This is Robin (not her real name). She’s one of the people I talk about in PANTHER HOLLOW. Once again, the amazing Ian August drew this picture.
Panther Hollow is this Friday (12/15/17) at Luna Stage. For tickets, go to http://www.lunastage.org
Below is a review of the show from last year when it was performed as part of Passage Theatre’s Solo Flights Festival.
From the Princeton Packet – Bob Brown
“David Lee White’s Panther Hollow is a perfect example of going out on a limb. Mr. White, Passage’s associate artistic director, has written several plays that were produced by the company, but as far as I know, this is his first solo piece.
And what a performance piece it is! Talk about terrifying, Mr. White does nothing less that get up on that stage with a chair, a table, a white-board, and two cups of water, then proceed to disrobe his psyche for the next 70 minutes. After an opening joke about suicide to loosen the crowd (ba-da-boom), he warns us that his story — all true — will contain 11 corpses, 8 suicides, 1 abused cat, and sex — the awkward and humiliating lack of it. It also offers up loads of self-deprecating humor.
The story goes back to Panther Hollow, an other-side-of-the-tracks Pittsburgh neighborhood. There, Mr. White lived the life of quiet desperation familiar to all 25-year-old virgins. He informs us that Pittsburgh is a sort of “suicide central” whose many bridges are a constant temptation to the suicidally inclined. Mr. White punctuates his story with diagrams and photos that he pops onto the white-board.
Interspersed with a history of obscure suicides, one of which he encountered by accident, Mr. White recounts his theater gigs. He directed the bloody Jacobean revenge tragedy The Duchess of Malfi, and he once filled in as a corpse for a performance of Tom Stoppard’s The Real Inspector Hound. He dives onto the floor to demonstrate the stifling posture he had to maintain through most of that play.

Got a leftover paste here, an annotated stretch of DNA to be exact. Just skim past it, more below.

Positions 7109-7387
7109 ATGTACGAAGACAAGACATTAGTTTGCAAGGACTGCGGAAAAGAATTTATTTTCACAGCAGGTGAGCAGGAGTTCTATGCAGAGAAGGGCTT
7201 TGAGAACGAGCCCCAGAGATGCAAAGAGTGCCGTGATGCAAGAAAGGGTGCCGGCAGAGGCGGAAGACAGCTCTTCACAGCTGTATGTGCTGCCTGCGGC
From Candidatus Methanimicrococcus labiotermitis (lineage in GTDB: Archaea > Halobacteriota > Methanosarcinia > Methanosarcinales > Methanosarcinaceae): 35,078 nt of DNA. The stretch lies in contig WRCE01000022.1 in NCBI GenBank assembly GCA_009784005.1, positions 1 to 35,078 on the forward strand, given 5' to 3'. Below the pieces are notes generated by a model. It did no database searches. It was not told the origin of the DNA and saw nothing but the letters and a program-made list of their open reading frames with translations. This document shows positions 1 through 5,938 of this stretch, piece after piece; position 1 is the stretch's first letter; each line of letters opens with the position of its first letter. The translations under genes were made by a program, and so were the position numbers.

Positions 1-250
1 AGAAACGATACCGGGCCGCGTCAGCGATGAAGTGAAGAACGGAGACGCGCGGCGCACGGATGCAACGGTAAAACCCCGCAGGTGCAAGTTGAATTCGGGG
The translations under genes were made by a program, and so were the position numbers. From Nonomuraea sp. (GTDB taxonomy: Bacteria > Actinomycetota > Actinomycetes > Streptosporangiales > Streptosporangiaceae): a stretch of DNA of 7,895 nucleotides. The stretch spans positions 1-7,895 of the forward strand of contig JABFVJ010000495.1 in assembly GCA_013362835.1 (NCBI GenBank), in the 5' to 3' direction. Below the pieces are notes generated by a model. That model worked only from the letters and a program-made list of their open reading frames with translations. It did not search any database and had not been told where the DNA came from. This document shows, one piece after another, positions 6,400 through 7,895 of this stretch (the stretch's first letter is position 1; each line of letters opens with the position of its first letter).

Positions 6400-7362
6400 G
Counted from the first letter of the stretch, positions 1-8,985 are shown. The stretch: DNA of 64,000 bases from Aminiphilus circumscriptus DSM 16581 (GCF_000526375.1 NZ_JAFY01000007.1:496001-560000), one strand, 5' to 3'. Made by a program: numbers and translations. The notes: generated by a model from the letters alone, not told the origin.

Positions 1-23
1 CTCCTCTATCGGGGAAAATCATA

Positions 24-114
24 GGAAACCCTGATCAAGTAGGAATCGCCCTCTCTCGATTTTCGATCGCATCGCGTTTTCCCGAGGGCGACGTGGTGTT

He talks of his limited relationships with women. Among his acting students in years past had been a marvelous young woman, who kicked her cat across the room for peeing on her leather jacket. He had tentatively kissed her. And he developed an obsession with Elizabeth Wurtzel, whose alluring picture on the cover of her memoir Prozac Nation had aroused him enough to make some rash moves. But there is no sex on the horizon. “Constantly thinking of sex,” he says, “tends to dull your empathy.”
He dips into his bouts of depression and the pain of loneliness. He decides that as diseases go, “clinical depression” has a PR problem. Why can’t it be called something like suicidal cogitatis? He toys with suicide methods that are appropriately theatrical. He explores self-cutting. And he enters therapy with a counselor, a woman who will (horrors!) likely probe his nonexistent sex life. Cognitive therapy follows, and prescribed drugs, which lift him out of depression and up to euphoria. They have given “a false sense of well-being,” the therapist says. But isn’t that what they’re supposed to do?
Mr. White’s darkly hilarious story has a light at the end of the tunnel or he wouldn’t be left to tell the tale. He’s a marvelous storyteller and, although the details suggest otherwise, his telling crackles with wry humor. Laughter in the face of death is the best medicine. Ultimately, the story is about the redemptive power of love and, yes, sex with the right woman. The content is about adult matters, but I’d give it a soft R for content. No language that would shock a 13-year-old.
White pulls you into a slice of his life so seductively that you feel each agonizing moment with him — laughing all the way. ”